Background: Recently, ample researches show that microRNAs (miRNAs) not only
interact with coding genes but interact with a pool of different RNAs. Those RNAs are called
miRNA sponges, including long non-coding RNAs (lncRNAs), circular RNA, pseudogenes and
various messenger RNAs. Understanding regulatory networks of miRNA sponges can better help
researchers to study the mechanisms of breast cancers.
Objective: We develop a new method to explore miRNA sponge networks of breast cancer by
combining miRNA-disease-lncRNA and miRNA-target networks (MSNMDL).
Methods: Firstly, MSNMDL infers miRNA-lncRNA functional similarity networks from miRNAdisease-
lncRNA networks. Secondly, MSNMDL forms lncRNA-target networks by using lncRNA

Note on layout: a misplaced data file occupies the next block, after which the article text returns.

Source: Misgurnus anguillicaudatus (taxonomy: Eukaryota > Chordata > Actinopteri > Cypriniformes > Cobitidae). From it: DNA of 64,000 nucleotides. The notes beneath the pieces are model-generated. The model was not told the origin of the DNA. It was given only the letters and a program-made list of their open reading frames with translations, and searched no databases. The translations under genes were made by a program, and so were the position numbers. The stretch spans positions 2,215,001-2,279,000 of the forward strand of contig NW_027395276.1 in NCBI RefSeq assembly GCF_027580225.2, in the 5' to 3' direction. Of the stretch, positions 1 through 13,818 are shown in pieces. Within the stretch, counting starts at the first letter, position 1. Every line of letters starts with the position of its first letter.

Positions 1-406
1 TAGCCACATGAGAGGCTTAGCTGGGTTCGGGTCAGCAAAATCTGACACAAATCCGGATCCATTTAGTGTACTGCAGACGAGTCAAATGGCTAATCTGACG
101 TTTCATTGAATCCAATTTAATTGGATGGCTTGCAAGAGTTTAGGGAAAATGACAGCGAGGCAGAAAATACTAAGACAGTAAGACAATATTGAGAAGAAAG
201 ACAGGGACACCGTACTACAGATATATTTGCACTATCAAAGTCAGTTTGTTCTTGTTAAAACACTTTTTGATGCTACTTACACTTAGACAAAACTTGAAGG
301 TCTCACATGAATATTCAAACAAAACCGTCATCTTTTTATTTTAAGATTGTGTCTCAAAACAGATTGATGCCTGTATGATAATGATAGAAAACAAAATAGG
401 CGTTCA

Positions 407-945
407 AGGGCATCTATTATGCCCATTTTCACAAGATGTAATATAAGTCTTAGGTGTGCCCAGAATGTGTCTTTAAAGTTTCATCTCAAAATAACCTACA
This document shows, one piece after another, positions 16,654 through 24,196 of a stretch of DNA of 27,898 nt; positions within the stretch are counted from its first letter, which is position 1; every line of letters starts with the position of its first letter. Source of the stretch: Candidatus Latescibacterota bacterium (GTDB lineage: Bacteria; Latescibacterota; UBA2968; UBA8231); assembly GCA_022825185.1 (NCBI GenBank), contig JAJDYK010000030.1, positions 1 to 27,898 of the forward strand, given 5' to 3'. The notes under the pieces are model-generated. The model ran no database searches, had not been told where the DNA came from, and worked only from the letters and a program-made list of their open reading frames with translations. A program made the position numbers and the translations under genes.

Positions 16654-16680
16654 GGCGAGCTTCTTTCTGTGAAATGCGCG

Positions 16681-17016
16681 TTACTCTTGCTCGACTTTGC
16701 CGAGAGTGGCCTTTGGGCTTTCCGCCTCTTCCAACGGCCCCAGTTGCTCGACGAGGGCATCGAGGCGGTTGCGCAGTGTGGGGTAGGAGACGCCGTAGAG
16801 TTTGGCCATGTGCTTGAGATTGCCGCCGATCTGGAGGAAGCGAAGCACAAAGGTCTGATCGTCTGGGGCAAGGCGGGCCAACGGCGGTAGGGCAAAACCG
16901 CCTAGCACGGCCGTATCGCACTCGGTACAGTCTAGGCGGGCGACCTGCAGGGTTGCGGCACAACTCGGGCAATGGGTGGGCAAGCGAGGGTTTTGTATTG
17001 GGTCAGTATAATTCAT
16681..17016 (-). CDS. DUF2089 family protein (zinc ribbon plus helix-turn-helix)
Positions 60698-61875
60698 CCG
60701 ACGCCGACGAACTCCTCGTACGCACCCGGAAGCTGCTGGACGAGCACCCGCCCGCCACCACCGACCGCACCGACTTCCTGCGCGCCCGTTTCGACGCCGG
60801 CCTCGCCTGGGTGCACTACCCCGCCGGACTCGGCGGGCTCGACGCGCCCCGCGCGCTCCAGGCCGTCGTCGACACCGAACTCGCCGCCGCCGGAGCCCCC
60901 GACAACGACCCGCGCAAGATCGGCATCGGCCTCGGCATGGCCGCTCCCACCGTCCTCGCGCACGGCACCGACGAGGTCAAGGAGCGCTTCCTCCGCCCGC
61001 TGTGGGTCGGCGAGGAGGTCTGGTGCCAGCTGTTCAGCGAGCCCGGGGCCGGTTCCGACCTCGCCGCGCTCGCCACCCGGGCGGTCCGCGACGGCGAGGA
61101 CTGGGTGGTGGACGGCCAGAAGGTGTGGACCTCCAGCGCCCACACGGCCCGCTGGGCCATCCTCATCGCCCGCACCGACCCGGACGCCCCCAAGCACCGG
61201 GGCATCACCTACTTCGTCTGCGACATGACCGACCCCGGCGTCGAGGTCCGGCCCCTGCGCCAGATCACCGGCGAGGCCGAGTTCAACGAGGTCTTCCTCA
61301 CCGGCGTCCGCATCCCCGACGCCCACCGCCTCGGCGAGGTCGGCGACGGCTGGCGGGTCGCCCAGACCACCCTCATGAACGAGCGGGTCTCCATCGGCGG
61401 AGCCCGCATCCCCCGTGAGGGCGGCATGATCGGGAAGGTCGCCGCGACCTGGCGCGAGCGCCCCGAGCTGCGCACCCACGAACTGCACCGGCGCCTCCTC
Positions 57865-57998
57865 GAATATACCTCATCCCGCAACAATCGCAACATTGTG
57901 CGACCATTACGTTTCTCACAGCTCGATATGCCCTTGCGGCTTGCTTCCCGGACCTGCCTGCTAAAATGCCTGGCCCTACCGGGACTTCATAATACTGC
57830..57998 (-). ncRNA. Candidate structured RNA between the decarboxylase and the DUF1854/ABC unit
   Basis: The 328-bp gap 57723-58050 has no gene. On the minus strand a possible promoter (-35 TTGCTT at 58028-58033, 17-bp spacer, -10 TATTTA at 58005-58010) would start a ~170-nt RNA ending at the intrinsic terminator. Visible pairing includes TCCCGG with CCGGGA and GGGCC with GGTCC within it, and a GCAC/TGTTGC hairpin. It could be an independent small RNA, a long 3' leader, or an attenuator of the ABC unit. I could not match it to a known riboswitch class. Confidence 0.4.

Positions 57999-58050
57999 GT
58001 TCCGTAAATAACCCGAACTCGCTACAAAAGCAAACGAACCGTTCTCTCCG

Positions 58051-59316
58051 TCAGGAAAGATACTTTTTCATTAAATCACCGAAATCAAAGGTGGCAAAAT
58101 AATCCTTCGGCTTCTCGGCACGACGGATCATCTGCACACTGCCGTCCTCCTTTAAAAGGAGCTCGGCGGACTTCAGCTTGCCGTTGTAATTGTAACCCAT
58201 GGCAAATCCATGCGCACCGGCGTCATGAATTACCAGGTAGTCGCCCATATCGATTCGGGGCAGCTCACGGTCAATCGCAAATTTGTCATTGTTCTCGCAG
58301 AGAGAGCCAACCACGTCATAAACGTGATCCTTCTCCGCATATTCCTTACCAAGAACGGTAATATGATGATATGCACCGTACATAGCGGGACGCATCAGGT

to replace the role of matched miRNA in miRNA-target networks according to the lncRNA-miRNA
pair of miRNA-lncRNA functional similarity networks. And MSNMDL only retains the genes of
breast cancer in lncRNA-target networks to construct candidate miRNA sponge networks. Thirdly,
MSNMDL merges these candidate miRNA sponge networks with other miRNA sponge interactions
and then selects top-hub lncRNA and its interactions to construct miRNA sponge networks.
Result: MSNMDL is superior to other methods in terms of biological significance and its identified
modules might act as module signatures for prognostication of breast cancer.
Conclusion: MiRNA sponge networks identified by MSNMDL are biologically significant and are
closely associated with breast cancer, which makes MSNMDL a promising way for researchers to
study the pathogenesis of breast cancer.